The Orthodox Church provides the unchanged historic and spiritual link between Jesus Christ and the world.  Thus, when we hear doctrines and see practices that are well out of line with Holy Tradition (including and especially the Bible that we canonized), many of us would like to shout “heretic” to the top of our lungs and carry out a crusade against those who teach such doctrines.  Knowing the horrific struggles of our forefathers from the righteous martyrs of our first 300 years to the modern sufferings of our brothers and sisters in the Middle East in defense of the faith, we can’t help but to be offended by distortions of the Gospel.

Bishop Ignatius of Antioch

Before we pick up bricks and throw them at our critics, let us first consider ourselves and our own sinfulness.  As the accusers with the adulterous woman, it is way too easy for us to drag the wicked before Christ and not address our own wickedness first (and I am stepping on my own toes here as well).  Our Lord made it imperative for us to carry our crosses, not to throw stones.  It is impossible to carry one thing and throw something else with efficiency and effectiveness.  Those who would throw condemn themselves.  Those who will carry receive the blessing.

In reading the Syriac version of St. Ignatius’s second letter tho the Ephesians, this advice may be the best way for we Orthodox Christians to confront those who we disagree with:

 Pray for all men; for there is hope of repentance for them, that they may be counted worthy of God. By your works especially let them be instructed. Against their harsh words be ye conciliatory, by meekness of mind and gentleness. Against their blasphemies do ye give yourselves to prayer; and against their error be ye armed with faith. Against their fierceness be ye peaceful and quiet, and be ye not astounded by them. Let us, then, be imitators of our Lord in meekness, and strive who shall more especially be injured, and oppressed, and defrauded.   (chapter 10)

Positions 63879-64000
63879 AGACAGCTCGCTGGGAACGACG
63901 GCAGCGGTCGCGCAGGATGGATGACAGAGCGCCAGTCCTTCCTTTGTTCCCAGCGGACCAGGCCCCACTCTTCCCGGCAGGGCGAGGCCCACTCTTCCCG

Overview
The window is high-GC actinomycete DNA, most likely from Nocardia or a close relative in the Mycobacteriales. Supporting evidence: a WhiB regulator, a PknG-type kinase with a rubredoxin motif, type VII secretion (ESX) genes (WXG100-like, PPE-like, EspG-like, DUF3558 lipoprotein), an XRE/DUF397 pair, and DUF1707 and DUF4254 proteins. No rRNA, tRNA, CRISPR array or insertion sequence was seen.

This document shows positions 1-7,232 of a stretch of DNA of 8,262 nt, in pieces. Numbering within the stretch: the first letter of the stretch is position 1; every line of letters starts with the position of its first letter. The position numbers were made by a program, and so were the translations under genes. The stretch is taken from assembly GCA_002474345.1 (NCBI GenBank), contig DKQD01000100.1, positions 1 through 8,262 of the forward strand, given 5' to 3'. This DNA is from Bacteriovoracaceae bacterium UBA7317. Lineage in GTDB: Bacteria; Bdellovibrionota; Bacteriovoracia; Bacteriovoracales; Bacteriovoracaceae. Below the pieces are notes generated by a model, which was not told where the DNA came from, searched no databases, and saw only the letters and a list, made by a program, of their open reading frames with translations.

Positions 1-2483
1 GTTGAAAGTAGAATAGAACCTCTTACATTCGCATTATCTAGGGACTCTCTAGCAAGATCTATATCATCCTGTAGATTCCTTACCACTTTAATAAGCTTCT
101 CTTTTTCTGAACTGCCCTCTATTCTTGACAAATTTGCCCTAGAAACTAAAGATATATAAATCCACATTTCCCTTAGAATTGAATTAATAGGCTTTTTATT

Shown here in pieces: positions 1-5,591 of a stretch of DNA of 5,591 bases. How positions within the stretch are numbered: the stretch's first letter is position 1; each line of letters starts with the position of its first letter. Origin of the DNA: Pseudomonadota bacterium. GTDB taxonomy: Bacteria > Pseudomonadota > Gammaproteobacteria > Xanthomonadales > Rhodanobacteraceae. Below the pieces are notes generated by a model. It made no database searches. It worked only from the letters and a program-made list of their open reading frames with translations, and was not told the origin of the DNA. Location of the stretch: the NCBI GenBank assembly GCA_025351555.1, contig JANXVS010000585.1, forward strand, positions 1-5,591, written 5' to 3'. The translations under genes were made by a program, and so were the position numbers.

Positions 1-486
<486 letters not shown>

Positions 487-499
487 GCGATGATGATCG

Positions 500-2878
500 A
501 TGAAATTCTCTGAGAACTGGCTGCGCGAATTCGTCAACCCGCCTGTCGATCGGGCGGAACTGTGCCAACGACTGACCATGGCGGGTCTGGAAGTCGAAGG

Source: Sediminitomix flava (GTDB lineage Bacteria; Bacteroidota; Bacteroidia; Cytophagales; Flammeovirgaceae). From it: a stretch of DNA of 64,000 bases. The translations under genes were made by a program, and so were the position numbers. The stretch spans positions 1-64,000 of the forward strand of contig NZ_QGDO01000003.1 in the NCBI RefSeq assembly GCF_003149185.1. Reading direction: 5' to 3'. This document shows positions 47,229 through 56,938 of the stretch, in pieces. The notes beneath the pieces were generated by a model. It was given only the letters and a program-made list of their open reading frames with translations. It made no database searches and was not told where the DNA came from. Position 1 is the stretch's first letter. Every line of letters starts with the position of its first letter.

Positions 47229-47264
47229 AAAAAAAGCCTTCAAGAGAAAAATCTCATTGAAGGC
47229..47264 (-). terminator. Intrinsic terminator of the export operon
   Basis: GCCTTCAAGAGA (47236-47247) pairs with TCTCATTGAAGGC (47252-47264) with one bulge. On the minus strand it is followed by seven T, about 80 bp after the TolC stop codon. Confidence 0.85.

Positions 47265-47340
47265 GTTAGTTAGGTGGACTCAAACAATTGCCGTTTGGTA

I think that we really have to be patient with people with these doctrines.  Unless we were born into an Orthodox family, it wasn’t that long ago that we were Protestants and Nondenominationals.  Unless you grew up in Alaska or near an immigrant neighborhood in Pittsburgh or some similar city, you wouldn’t have known an onion dome from indoor football stadium.  In all honesty, even “cradles” don’t know everything about Orthodoxy.  So, we shouldn’t demand that our heterodox neighbors and friends readily jump and accept what little we are able to tell them about the faith.

There isn’t a need for us to run and see who we can pick theological fights with.  Chances are, someone will step to us instead.  When they do, simply stand on the truth that you have received and come to know for yourself.  And we can stand not simply because we know the right scripture verses and can quote the right desert fathers.  We can stand because we participate in the services, prayers, fasting, and love of the Church.  We can stand as we seek God’s mercy and humble ourselves before Him and show our love for the holiest of icons; man who was made in His image and likeness.  Stand and practice the faith.

A Response to Paul Talbot

In response to my article,  The Ever-Virgin Mary:  My Bull’s-Eye Theory,  I received this response from Paul Talbot.  I have never met him.  I am a bit suspicious if this is a friend of mine trying to pick my brain (what little I have), or if this is someone who frequently post opinions against those who do not hold to his interpretation of Christianity.